Eve Ganked My Life


I’ve played games on stream many times. I’ve never played a game that has changed my career, or potentially changed my life. I’ve never played a game that has changed how I behave in my broadcast, or what I’m doing in my off time. I damn sure never considered myself as a journalist.

My name is Ashley, but I much more commonly go by Crasskitty. I’m a partnered broadcaster on Twitch. If that’s all gibberish to you, I play video games and interact with the people who watch me on a live broadcasted stream. For the past year and a half I’ve been streaming, either bingeing on or bouncing from game to game, constantly searching for the next one that would suck me in and allow me to lose myself completely. In the past nine months I’ve focused primarily on space games, which led me to Eve Online.


Last October I was curious enough that I posted to r/Eve asking if I should give it a shot on a friends account that had been offered to me. I was met with a mix of support and discouragement. People told me I’d have to stream with a delay, which is absolute murder on chat engagement; one of my key features. I was discouraged to say the least.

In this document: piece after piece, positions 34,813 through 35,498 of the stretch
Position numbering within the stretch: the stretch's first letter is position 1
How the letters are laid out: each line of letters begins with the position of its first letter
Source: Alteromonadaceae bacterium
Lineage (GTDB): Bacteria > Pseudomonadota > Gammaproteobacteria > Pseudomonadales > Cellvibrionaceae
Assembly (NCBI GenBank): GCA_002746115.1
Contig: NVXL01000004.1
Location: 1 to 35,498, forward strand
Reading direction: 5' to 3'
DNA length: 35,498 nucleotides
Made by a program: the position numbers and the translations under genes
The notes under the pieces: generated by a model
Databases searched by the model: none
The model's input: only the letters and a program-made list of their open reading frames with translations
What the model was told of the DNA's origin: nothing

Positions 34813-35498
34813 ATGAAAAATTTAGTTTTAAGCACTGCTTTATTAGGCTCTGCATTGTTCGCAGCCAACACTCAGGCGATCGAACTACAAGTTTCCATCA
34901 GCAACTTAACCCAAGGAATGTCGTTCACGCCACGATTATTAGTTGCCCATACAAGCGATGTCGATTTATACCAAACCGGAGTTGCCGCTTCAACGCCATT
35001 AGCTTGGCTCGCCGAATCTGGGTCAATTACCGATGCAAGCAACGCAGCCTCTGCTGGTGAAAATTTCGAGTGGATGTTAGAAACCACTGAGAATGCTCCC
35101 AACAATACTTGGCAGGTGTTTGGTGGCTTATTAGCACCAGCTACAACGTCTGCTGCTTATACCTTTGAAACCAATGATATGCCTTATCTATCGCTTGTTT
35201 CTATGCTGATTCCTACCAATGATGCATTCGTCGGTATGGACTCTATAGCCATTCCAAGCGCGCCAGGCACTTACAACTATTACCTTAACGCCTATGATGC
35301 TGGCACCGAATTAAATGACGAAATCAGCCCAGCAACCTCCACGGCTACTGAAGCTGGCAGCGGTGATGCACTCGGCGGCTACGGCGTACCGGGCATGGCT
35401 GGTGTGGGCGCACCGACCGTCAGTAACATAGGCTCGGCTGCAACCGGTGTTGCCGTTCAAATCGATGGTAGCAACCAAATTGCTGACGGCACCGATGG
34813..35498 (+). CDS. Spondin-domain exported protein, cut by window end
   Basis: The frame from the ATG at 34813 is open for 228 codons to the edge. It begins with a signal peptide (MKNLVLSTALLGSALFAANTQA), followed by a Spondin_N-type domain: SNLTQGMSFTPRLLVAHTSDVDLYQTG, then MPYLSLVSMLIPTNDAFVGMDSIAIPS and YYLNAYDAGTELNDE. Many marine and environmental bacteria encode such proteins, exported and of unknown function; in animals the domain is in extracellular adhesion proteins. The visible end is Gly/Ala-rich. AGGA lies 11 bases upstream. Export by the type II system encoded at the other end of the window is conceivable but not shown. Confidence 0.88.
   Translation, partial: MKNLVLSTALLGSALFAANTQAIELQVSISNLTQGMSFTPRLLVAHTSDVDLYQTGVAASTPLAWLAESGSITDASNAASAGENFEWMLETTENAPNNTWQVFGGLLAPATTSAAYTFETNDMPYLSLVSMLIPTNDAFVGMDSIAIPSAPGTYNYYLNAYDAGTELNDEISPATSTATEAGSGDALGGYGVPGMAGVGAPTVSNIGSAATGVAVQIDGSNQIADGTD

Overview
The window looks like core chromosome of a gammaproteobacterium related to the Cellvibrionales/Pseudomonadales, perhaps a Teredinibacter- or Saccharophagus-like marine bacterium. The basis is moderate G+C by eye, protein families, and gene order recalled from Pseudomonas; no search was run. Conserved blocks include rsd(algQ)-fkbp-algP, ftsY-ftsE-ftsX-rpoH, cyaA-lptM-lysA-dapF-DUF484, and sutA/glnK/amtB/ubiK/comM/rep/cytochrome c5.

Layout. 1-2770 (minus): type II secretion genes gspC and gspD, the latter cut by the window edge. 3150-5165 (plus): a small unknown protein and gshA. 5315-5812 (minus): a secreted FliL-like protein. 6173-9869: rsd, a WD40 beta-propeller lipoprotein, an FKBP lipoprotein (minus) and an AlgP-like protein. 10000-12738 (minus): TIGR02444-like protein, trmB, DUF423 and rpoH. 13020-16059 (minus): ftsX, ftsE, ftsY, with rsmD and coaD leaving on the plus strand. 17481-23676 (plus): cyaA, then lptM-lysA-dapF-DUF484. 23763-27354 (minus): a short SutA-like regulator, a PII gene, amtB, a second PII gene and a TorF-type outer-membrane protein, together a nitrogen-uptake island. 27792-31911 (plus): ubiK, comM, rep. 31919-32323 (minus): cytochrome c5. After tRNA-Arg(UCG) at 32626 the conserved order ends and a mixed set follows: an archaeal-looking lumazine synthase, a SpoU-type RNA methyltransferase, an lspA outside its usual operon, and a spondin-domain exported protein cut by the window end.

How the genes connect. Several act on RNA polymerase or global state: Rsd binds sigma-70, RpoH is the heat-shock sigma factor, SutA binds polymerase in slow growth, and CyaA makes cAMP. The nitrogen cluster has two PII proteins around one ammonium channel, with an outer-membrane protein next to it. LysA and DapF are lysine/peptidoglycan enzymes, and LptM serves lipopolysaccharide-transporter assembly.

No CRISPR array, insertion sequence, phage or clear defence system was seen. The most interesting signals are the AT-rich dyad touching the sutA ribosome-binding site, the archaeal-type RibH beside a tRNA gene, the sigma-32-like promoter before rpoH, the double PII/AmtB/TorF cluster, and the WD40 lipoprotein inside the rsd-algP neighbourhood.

So I continued playing my current game of choice, and let the thought fade from my mind. A few months later, no longer so enraptured in what I was playing, I began hunting for “the game”. Eve caught my eye once more. I’m a space streamer, and this seemed to be the only space game I hadn’t tried.

I asked a few streamer friends about Eve, trying to do research on what to expect. I was told with absolute certainty and unanimity that Eve was the worst game to stream.

I was told the community was absolutely toxic. I was told I’d end my first stream in tears, and never want to touch video games again. I was told that I’d get stream sniped over and over again, and that I’d ‘lose my shit’. Discouraged once more, I let the thought go to the back of my mind, where it sat there for another month, teasing me.